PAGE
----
Why mantelscaping is the decor trend that you need right now

We’ve had tablescaping and bathscaping – now the latest lockdown home-styling trend is all about looking after your shelf

A mantelscape styled by Angus and Charlotte Buchanan
A mantelscape styled by Angus and Charlotte Buchanan Credit: Chris Snook Photography

Perhaps it's the maximalism trend that has crept into our homes; perhaps it’s the fact we’ve been staring at the same four walls for nearly a year; but a fun fascination with dressing our fireplaces has emerged. Known winkingly as ‘mantelscaping’, using your mantelpiece as a space for some much-needed decorative variety can be a simple and joyful way of ushering a sense of the approaching spring indoors. There is something meditative about arranging your favourite things and seasonal flowers on a newly empty mantel or focal shelf – not to mention Instagrammable.

‘A mantelscape is an inherently tidy space,’ points out Bryony Sheridan, a creative consultant and buying manager at Liberty, whose own chic arrangements pepper her Instagram feed. ‘Even if the rest of your room looks messy, a mantel can be a grand moment.’ Here, style experts share their tips on making the most of yours. 

Curate your clutter

‘Mantelpieces tend to be a focal point for a room and as such are an ideal place to display the objects you own that bring you happiness, in an ever-evolving way,’ say Angus and Charlotte Buchanan of creative design firm Buchanan Studio. ‘We like to think of it as “curated clutter”. On ours at home we have everything from vases and candles to books, collectables, fresh or dried seasonal flowers, artworks and treasures like shells and driftwood from beach walks. Moving things around, and frequently ringing the changes in terms of what you display, will help keep a room feeling fresh, stimulating and inspiring.'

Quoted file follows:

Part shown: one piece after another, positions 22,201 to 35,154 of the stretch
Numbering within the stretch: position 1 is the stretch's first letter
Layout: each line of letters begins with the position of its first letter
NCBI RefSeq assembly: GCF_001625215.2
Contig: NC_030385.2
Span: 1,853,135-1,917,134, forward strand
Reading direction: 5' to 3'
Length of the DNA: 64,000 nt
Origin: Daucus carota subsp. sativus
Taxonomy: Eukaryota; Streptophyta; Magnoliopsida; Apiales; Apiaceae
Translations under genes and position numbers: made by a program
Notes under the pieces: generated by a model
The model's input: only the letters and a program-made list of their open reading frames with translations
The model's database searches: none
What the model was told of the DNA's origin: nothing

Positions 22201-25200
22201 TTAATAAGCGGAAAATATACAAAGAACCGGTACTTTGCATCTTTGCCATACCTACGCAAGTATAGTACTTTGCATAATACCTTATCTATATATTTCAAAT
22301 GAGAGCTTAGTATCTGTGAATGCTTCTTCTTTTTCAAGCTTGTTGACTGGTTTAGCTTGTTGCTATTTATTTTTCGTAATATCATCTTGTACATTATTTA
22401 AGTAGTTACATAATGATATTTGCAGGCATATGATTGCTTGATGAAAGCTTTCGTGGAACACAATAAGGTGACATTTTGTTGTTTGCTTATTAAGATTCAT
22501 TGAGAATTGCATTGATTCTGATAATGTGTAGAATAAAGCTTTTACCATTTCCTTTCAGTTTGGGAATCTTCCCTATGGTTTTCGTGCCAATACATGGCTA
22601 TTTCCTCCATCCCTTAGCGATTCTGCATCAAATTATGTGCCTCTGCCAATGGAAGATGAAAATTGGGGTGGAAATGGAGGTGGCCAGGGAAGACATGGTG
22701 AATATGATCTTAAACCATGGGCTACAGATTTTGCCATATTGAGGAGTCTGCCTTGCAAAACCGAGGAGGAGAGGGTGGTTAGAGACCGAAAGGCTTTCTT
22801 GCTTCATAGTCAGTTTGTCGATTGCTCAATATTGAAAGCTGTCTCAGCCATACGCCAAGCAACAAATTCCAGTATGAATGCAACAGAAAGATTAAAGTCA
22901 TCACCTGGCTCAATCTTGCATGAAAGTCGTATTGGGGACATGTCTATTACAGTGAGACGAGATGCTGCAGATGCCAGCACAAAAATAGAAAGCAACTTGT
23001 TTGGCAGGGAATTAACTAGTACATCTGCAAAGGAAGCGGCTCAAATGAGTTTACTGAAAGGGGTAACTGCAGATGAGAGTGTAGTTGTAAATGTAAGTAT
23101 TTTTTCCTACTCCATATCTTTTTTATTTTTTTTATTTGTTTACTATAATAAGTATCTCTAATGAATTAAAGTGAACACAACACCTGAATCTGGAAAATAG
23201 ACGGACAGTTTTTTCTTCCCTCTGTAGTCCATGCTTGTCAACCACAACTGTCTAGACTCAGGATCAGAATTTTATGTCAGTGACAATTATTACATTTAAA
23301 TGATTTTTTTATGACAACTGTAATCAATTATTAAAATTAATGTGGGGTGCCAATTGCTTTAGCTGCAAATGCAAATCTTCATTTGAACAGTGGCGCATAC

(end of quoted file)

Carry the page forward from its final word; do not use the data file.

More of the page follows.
Make a bold floral display

Floral artist Hazel Gardiner has developed a reputation for bedecking mantels in flowers – a trend that has exploded in popularity over the past year. Ditch the environmentally problematic floral foam, she advises, and fill cardboard boxes or planting troughs with a couple of layers of scrunched-up chicken wire, then fold the wire over the edge ‘like a waterfall’ to cover the front of the box. ‘That’s basically your structure,’ she says, ‘then you just keep adding things in.’

Floral artist Hazel Gardiner with one of her displays

As covering a mantelpiece in bought cut flowers can rack up cost-wise, Gardiner advises a mix of dried, silk and foraged materials. ‘You could just use all greenery, which looks beautiful,’ she says, suggesting ivy, jasmine, rosemary, ferns and hellebores as seasonal options that could be brought in from the garden now. ‘Grasses are perfect, they can look lovely,’ she adds, ‘as do dried hydrangea heads.

Bring the outside in